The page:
Investing in Wine

I was asked this week about investing in wine, so I jotted down some thoughts. The question was whether buying wine in the hope that it will appreciate would be worthwhile.

1) Does investing in wine provide good returns?

Between 2005 and 2008, prices for higher-end (i.e., investment-grade) wines increased substantially driven by continued demand from North America as well as China starting to show interest. There was a slump at the end of 2008 as the crisis hit, but soon after that demand from China really picked up and prices continued to increase. The market peaked in the middle of 2011, at which point China’s economy started to show signs of slowing down and its fascination with higher-end Bordeaux showed a few signs of fatigue. This caused prices to come down and then stabilize at the end of last year.

In summary: we all should have bought crap loads of high-end wine a decade ago (or even better yet, two decades ago). For now, the fine wine market seems to be have stabilized and we should probably expect single-digit growth (at best) for the next few years, unless the economy really starts to pick up again.

2) How does investing in wine work for most of the world?

Fine wine investing is mostly centered around Bordeaux. While the wines are still in barrel at the Chateaux, you can buy them as futures (aka “en primeur”) and they will be delivered to you 2 to 3 years later (see for example). The prices for buying wine as futures are generally a bit lower than when they actually hit the shelves 2 to 3 years later, but not always. To illustrate:

  • When I bought 2009 d’Angludet as futures in May 2010, I paid $32.83 per bottle (their initial release price). When I ordered some more in June 2011 (still as futures), the price had gone up to $36.64. By the time they were delivered to me a few months ago and put on store shelves, they were selling for $52.49.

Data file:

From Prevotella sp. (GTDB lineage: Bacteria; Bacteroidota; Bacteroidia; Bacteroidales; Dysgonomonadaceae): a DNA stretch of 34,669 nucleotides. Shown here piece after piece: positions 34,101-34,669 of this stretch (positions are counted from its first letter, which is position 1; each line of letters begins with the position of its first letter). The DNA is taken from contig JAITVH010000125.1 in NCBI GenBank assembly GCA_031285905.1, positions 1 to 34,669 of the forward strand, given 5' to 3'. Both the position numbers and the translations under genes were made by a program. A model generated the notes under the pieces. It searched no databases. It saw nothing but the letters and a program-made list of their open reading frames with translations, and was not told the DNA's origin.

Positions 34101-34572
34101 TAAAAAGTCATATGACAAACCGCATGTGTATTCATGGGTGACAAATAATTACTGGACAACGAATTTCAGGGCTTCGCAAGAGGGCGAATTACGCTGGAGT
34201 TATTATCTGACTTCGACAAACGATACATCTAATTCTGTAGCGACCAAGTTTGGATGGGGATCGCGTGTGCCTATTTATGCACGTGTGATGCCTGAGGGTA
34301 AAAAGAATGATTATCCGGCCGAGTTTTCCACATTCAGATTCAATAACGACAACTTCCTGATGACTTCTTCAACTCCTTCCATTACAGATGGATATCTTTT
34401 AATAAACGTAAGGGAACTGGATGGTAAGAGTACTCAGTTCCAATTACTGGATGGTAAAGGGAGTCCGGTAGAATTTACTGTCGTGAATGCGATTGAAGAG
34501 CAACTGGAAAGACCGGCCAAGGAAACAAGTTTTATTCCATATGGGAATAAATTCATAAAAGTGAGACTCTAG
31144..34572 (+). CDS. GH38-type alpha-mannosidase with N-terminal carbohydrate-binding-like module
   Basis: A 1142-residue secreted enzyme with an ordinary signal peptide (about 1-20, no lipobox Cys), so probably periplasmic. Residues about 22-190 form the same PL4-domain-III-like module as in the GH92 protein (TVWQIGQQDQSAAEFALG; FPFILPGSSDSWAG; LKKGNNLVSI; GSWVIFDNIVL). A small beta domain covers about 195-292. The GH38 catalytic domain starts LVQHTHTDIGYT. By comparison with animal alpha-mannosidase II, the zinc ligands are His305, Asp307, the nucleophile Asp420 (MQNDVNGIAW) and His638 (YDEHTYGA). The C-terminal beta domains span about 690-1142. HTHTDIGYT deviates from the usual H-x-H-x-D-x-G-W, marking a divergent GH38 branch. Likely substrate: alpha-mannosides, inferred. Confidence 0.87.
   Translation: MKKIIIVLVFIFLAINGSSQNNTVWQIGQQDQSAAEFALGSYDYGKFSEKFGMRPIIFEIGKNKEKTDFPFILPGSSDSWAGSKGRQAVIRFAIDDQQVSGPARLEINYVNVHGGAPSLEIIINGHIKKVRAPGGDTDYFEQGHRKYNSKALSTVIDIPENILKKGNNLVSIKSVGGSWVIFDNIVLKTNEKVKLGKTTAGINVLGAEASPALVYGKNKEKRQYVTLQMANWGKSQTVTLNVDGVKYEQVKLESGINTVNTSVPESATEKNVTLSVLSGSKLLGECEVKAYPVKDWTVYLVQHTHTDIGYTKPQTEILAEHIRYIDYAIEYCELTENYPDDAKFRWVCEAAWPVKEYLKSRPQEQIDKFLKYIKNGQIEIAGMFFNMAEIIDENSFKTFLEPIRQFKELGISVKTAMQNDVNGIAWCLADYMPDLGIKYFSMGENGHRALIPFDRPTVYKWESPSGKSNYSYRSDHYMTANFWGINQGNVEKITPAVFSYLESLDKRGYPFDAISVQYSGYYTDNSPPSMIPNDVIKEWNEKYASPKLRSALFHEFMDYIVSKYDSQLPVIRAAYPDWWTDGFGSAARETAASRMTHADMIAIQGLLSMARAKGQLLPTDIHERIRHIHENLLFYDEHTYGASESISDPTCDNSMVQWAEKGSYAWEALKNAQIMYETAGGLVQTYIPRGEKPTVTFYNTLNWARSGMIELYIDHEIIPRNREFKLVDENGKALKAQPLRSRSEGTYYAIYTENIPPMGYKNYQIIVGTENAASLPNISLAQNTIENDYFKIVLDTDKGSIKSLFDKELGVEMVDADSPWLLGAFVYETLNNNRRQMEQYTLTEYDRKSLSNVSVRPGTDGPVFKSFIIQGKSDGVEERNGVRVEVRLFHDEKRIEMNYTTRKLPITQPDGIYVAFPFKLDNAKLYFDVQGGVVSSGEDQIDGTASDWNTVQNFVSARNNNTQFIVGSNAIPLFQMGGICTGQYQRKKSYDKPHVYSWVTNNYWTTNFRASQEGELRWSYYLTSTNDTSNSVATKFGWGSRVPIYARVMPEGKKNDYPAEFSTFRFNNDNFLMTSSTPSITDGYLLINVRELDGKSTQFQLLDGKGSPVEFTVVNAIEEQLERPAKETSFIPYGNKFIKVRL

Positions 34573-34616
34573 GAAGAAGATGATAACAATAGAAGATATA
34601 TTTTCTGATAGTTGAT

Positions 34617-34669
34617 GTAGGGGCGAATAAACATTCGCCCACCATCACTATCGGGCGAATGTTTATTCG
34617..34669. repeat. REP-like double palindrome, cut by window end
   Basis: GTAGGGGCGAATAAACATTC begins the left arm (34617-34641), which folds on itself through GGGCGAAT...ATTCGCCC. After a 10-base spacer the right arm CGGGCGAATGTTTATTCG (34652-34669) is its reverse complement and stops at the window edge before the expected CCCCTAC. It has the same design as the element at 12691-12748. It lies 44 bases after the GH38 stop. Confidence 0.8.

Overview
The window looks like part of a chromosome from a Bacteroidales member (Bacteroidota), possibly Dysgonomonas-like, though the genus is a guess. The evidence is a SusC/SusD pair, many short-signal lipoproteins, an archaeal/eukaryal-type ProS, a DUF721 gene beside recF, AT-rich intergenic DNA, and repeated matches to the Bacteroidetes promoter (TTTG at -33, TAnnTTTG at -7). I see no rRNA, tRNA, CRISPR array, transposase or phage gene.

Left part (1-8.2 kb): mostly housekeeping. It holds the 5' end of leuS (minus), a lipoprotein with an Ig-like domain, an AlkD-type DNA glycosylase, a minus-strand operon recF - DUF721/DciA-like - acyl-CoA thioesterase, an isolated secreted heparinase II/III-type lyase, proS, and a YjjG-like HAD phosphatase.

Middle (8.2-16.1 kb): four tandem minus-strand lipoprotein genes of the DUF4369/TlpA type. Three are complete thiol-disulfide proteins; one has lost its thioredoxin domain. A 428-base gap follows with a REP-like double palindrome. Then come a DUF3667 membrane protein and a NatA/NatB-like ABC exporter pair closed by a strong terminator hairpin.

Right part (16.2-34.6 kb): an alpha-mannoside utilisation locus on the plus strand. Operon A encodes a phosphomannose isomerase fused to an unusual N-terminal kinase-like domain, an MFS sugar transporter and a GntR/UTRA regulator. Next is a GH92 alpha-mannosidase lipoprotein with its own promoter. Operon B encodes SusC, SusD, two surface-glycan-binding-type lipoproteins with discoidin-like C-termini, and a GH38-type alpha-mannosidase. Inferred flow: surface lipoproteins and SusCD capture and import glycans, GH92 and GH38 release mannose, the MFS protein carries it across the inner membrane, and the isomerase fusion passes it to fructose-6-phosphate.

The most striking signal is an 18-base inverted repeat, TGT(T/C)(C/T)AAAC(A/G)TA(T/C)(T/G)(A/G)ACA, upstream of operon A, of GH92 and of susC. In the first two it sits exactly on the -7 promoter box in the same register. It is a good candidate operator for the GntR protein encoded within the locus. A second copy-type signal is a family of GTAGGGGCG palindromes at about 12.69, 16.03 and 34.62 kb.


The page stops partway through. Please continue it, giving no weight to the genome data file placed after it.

• In June 2011 I also bought some bottles of 2010 d’Angludet for $44.95 (their initial release price) and that’s where its price is sitting at today still. I highly suspect that when those bottles are delivered to me in a few months and are put on store shelves, they won’t be much more expensive than $44.95, since that’s all the market can bear at the moment.

So ideally, you buy wine as futures, they’re then worth more already by the time they’re delivered to you (2 to 3 years later) and then you store them for a decade or so, at which point they’ve hopefully appreciated even more. At that point you offer your wines to be sold at auction and you cash in on the increase in value.

3) What’s the challenge with doing this in Canada?

First of all, our climate can be somewhat unforgiving. In order to store bottles for a decade or so, you will need a space that has:

  • a constant temperature of around 11 to 14 degrees Celsius;
  • at least 60% humidity (preferably 70%);  and
  • no vibration (so a regular fridge won’t do).

As such, you’ll need to invest in building a cellar or buy a wine cabinet that’s build for cellaring wine.

Secondly, and more importantly, there are no wine auctions in Canada (other than those for charity for which people have donated bottles from their cellar). So there is no place to sell wines here in Canada after you’ve cellared them (at least that I’m aware of). You could ship your wines to an auction in the US or Asia, but then you’re looking at the cost of shipping, which will eat into your return, as well as the fact that wine prices in Canada (even for futures) are genarally higher compared to the rest of the world, so what you might get for your bottles at an auction in the States or overseas could be quite disappointing.

Another challenge that’s not unique to Canada is that there is the possibility that the high-end producers in Bordeaux will be withdrawing from the futures system in the near future. Chatau Latour announced this step last year (2011 was their last vintage that will be offered en primeur), so the question now is whether any others will be following their lead.

In summary, investing in wine is risky (the market fluctuates considerably) and there are some significant complications with the process in Canada. So my advice would be to buy a wine cabinet that holds 100 to 200 bottles, stock it up over the next few years, and then enjoy drinking and re-stocking that unit for many decades to come. Or, in James Suckling‘s words:

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